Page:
When your sales team turns over, it can be difficult to decide when to hire new staff. Deciding how many to hire can be even more daunting. In this article, we're going to look at some simple yet effective dealership hiring tips.
The way that dealerships traditionally make these decisions can be baffling, and is often not in their own best interests. We’ve had dealers come to us looking for four new staff members, and when asked why they need four, they say “because that’s how many desks we have open!” Does that sound like a data-backed decision to you?
Sometimes new sales managers start and bring their team from previous jobs with them. Sometimes we see dealers do math based on the number of potential clients and touchpoints. On the other hand, sometimes it is simply a guess. While this is slowly changing, and we like to think that you’re not making your hiring decisions this way, it’s easy to see why these strategies simply don’t work and staff end up without proper training.
It’s all about returns
The reasoning behind the law of diminishing returns from a dealer’s point-of-view, in terms of hiring employees, can be simplified into three stages:
- In the first stage, the addition of more salespeople allows for specialization of job responsibilities and increased production efficiency. The result is a larger output return for each additional unit of input.
- The second stage is where inputs equal outputs. Each new salesperson added will continue to increase production, but only at the same rate as the increased input of labor.
- The third stage is when additional salespeople will start to decrease production efficiency because the work environment is fixed in the short-run. This results in returns that are less than the labor input.
Imagine this dealership hiring situation
You have hired a teenager to tend to your garden. He plants 4 saplings in an area of 10 square feet in 4 hours. The next day, he brings another friend along and you decide to hire him as well. The time and the area don’t increase, but the number of saplings planted increases to 8. Another boy comes along and is hired by you. Again the area and the time limit is the same. But the number of boys is now 3. And the number of total saplings planted is now 9. If you hire another boy and maintain the same condition, you will notice that the number of saplings planted may increase overall, but the number of saplings planted by each boy will reduce, until eventually it will be 0. The above explained situation is a classic law of diminishing returns example.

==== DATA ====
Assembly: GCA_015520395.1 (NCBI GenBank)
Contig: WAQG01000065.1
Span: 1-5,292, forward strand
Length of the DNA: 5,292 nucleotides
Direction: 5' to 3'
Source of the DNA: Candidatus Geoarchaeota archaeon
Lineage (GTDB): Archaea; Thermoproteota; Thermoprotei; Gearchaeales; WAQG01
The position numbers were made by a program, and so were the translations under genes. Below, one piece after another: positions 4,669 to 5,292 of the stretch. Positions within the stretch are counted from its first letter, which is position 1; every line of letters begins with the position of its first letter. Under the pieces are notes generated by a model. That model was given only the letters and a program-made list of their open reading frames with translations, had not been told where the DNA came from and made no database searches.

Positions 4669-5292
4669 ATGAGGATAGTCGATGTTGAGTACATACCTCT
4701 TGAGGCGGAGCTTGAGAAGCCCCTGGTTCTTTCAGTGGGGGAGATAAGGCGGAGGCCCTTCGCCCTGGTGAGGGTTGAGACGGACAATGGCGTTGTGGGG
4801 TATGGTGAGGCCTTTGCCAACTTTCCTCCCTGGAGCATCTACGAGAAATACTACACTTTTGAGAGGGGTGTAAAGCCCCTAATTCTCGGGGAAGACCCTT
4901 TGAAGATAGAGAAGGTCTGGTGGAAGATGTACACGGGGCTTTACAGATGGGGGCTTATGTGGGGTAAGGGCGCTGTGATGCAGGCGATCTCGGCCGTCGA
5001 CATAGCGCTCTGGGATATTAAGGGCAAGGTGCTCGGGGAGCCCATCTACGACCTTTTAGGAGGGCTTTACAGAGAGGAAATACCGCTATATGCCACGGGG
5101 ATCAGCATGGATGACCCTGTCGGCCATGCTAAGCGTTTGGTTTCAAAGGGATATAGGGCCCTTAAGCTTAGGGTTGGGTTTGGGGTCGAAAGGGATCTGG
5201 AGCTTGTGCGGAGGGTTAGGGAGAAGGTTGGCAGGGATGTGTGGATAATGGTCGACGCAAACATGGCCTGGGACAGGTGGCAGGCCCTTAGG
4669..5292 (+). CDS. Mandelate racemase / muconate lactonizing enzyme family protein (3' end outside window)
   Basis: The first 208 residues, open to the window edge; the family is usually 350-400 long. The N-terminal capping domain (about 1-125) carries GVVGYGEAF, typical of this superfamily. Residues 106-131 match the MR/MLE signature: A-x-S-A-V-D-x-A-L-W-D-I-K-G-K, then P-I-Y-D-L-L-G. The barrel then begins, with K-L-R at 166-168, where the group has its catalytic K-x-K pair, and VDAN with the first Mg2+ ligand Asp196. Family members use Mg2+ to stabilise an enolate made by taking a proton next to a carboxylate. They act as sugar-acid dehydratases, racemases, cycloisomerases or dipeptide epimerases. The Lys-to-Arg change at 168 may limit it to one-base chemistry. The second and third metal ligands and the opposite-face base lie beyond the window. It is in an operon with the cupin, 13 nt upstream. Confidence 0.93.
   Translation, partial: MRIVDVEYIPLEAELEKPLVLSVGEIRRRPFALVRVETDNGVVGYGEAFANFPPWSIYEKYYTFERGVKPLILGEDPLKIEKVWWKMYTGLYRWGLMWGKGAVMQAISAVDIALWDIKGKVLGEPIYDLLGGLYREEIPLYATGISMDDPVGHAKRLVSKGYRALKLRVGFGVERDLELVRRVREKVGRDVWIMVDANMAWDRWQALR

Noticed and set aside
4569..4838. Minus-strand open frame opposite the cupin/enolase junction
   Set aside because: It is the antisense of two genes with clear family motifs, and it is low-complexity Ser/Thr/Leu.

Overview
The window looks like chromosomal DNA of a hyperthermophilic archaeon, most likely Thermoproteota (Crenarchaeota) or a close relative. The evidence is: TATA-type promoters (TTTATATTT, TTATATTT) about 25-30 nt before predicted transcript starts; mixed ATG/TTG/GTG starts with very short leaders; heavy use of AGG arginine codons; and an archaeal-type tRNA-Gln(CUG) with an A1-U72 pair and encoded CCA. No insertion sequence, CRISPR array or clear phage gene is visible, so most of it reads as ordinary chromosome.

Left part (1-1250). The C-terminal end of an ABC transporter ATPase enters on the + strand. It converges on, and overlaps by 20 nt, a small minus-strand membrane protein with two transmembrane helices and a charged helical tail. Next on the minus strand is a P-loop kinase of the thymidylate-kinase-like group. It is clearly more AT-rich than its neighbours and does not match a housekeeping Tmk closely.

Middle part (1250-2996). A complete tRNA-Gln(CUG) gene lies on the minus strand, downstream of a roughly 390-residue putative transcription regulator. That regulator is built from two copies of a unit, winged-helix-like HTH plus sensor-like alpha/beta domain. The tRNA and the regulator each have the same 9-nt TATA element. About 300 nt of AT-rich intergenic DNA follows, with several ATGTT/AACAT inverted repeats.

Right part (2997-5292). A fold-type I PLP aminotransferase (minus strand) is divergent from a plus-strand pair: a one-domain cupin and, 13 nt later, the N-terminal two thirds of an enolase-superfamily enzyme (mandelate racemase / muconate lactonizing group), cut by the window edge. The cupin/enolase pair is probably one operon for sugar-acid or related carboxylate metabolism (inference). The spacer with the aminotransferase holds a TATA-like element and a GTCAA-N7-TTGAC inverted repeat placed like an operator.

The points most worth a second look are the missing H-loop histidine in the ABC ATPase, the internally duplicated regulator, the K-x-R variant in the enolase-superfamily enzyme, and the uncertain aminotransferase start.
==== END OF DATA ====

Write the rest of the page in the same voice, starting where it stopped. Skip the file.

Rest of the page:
My question is, do we have any idea where that third stage is? We are in the car business, our outcome should be to have as many people as possible buy our products and services at the highest possible profit margins we can with 100% customer satisfaction. We can’t do that unless we have pushed the envelope with a quantity of quality, properly recruited, screened, interviewed and trained salespeople.
I don’t want to flood my floor
That’s admirable, and I applaud your moral judgment in trying to make sure your salespeople all make a good living, but how many times have you invested in having a special sale or event? Or your product is super hot and huge new incentives came out? Perhaps you invested millions in your facility and you look around to see that several of your salespeople decided to come in late, stay home or move on to the next “Hot Store?”
The law of diminishing return is a bit different in our business. How many hours are your salespeople currently scheduled to be at the dealership? Wouldn’t additional shifts or teams allow them to work less hours, be more effective, and in turn, more productive and actually have lives outside of work as well? Couldn’t that also help the talented person at your store that has “Manageritis” and if you don’t move him or her up, make them a team captain, they are going to leave you?
How much real time do your salespeople have to truly prospect, develop their own client base, properly handle all the internet leads, take vehicles off site for test drives, and be involved in the community to create more business when they are at the dealership bell to bell?
We make it easy with one question
Did you, or did you not sell more cars when you had more salespeople? Why are some dealers that are in the middle of nowhere selling 5 to 10 times the number of cars dealers in major metro areas selling? Marketing, proper use of the internet are important, but remember that at this point in time in our industry, our property goes well beyond the amount of acreage you own. Take advantage of that opportunity and dominate your competition. To do that, you need better recruited and trained people. Now, at some point, too many really is too many and morale goes down along with productivity. But with that being said, I’ll bet very few if any have ever come close to that point that are reading this.
Judy B. Margolis writes: “Employees who grow too comfortable and complacent lose their edge. The more they know, or think they know about how their particular slice of the business world works, the less likely they are to challenge their old tried-and-true methodologies and to innovate. The same holds true for companies that fail to embrace change and, instead, have it foisted upon them, often when it is too late."
Don’t let your employees get to that point. Let AutoMax Recruiting help you find and source the best candidates that will stay with you for the long haul and help you win more business. Contact us today.